Current top 10 tracks from my "at work" playlist (AKA all of the songs that will fit on a 3.5 GB .mp3 player):
Mastodon - "Tread Lightly"
The album cover art to Canadian rock band Rush's 1981 album Moving Pictures is a visual pun on the title, and a triple entendre. The first meaning is represented by the movers carrying pictures, with the second by the people watching them who are emotionally moved by the pictures. The third meaning is shown on the back cover, where the entire scene is revealed to be a set for a motion picture.
The film crew shown on the back cover actually shot the scene with motion picture film, and the album's front cover is a single frame from this film. This was revealed to Rush concertgoers several years after the album's release, when the still image was projected on a large screen behind the band, and then suddenly came to life as a full-motion film sequence.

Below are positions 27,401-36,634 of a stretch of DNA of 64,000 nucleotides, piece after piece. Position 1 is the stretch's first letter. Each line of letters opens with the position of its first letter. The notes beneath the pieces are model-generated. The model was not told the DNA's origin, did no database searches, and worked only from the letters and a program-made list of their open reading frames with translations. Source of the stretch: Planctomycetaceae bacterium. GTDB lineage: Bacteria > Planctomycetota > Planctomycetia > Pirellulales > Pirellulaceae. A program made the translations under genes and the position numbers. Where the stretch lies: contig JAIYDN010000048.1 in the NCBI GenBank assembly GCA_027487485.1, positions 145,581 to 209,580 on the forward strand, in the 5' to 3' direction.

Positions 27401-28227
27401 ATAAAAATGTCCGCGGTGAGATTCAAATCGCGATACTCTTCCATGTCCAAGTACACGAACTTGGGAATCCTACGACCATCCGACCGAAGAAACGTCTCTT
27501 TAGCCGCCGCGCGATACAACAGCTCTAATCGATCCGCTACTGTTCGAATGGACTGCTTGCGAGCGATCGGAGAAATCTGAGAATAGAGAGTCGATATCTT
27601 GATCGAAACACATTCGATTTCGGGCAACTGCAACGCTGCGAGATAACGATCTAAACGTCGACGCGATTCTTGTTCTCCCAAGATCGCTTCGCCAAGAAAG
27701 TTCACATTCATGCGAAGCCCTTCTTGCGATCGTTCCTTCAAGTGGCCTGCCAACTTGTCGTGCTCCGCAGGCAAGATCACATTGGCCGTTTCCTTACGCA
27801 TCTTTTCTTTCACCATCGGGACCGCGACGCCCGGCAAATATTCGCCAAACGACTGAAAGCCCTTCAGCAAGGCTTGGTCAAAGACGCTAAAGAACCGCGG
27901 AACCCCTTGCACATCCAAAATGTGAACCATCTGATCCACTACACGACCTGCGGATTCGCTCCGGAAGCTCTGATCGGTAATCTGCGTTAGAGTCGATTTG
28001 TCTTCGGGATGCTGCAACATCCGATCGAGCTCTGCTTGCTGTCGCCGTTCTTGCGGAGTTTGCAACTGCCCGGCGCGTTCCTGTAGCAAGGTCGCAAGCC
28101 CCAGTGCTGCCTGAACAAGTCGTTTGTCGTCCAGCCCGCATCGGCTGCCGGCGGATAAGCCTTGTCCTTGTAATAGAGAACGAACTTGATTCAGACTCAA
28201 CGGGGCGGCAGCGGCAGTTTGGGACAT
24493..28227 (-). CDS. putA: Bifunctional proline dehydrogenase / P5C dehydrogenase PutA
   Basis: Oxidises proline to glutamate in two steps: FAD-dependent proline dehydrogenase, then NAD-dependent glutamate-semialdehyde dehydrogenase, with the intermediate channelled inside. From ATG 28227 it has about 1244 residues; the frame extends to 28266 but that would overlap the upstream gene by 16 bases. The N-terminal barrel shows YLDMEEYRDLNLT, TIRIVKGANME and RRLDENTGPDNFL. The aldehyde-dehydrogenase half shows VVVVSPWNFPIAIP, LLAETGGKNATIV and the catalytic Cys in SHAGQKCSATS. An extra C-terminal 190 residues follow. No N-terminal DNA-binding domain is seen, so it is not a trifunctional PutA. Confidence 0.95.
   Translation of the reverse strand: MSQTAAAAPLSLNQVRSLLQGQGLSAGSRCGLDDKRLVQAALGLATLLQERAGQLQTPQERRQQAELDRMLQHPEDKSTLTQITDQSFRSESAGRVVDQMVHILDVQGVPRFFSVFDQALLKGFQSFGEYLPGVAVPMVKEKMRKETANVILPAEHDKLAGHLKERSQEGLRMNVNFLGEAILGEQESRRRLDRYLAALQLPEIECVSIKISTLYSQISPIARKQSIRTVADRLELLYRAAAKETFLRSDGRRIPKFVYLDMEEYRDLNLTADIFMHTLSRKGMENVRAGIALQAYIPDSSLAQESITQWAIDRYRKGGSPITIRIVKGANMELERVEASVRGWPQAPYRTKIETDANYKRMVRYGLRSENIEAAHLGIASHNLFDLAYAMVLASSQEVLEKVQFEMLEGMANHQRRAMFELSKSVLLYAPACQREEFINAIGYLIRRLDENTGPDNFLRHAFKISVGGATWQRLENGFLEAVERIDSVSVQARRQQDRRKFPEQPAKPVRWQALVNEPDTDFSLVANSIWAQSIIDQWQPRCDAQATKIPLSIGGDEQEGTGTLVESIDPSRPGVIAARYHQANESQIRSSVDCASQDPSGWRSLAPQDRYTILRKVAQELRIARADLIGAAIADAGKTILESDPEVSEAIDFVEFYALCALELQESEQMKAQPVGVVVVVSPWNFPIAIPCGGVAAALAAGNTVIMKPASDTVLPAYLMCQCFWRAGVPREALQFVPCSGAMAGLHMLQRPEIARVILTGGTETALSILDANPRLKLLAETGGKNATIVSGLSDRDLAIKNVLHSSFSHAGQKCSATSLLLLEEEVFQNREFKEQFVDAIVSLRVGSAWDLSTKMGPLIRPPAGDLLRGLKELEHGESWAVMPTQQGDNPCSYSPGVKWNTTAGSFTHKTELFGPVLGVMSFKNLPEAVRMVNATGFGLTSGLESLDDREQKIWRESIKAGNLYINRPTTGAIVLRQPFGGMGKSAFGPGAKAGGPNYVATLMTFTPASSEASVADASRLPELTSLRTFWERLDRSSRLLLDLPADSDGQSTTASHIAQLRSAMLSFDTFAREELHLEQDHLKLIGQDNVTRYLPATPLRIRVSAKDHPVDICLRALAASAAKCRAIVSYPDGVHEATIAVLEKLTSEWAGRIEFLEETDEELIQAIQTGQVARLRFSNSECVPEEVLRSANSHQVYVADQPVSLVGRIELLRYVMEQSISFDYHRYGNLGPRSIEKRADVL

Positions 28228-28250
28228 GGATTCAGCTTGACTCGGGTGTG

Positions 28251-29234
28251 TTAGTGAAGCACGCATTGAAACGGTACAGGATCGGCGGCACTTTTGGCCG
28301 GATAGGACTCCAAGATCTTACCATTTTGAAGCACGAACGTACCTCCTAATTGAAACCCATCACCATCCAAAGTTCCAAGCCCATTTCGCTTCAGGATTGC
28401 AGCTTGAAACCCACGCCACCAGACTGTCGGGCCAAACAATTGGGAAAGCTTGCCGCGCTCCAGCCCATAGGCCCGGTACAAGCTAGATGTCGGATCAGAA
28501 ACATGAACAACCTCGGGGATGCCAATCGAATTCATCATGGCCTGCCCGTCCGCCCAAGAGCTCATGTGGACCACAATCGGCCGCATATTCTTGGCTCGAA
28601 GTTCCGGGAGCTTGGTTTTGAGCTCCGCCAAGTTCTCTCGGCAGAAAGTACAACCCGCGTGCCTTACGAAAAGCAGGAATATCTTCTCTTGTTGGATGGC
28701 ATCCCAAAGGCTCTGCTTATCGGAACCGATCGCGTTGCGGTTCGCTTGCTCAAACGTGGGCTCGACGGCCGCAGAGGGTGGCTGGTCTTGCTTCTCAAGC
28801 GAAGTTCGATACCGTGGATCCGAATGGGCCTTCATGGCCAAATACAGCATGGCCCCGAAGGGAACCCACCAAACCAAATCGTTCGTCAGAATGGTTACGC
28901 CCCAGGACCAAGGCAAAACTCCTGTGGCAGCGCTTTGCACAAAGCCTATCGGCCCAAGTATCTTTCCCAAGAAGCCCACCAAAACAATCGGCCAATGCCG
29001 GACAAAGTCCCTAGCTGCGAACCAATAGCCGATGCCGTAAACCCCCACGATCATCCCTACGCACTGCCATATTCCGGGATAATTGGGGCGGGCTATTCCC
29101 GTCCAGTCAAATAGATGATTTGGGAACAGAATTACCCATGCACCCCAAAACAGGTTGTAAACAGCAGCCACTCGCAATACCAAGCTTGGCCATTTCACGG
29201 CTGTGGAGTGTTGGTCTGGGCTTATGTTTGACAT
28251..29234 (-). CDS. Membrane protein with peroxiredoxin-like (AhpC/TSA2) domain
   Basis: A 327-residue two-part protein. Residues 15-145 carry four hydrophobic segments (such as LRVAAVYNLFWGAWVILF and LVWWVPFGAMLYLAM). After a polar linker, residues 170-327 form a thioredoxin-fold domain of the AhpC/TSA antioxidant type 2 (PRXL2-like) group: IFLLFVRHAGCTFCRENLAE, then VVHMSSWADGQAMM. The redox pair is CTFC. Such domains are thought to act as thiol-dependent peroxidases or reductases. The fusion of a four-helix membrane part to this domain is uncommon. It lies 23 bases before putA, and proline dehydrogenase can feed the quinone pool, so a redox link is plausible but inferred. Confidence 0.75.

Though originally released in 1981, Moving Pictures was played live in its entirety for the first time to open the second set of each show during Rush's 2010–11 Time Machine Tour.
The role of Andre "The Puppetmaster" Toulon in Charles Band's 1999 direct-to-video prequel film Retro Puppet Master was apparently difficult to cast. Though numerous actors tried out for the role (including a pre-fame James Franco), the role eventually went out to 20-year-old Greg Sestero (in his earliest credited film appearance), who was hired on the spot due to his ability to speak with a French accent.
captain yesterday wrote:
I've only ever gotten blackout drunk twice in my life.
The second time was at a friend's wedding, where I remember nothing past the band finishing their first song, but I apparently stayed after the reception to help take out the trash and stack all the tables and chairs.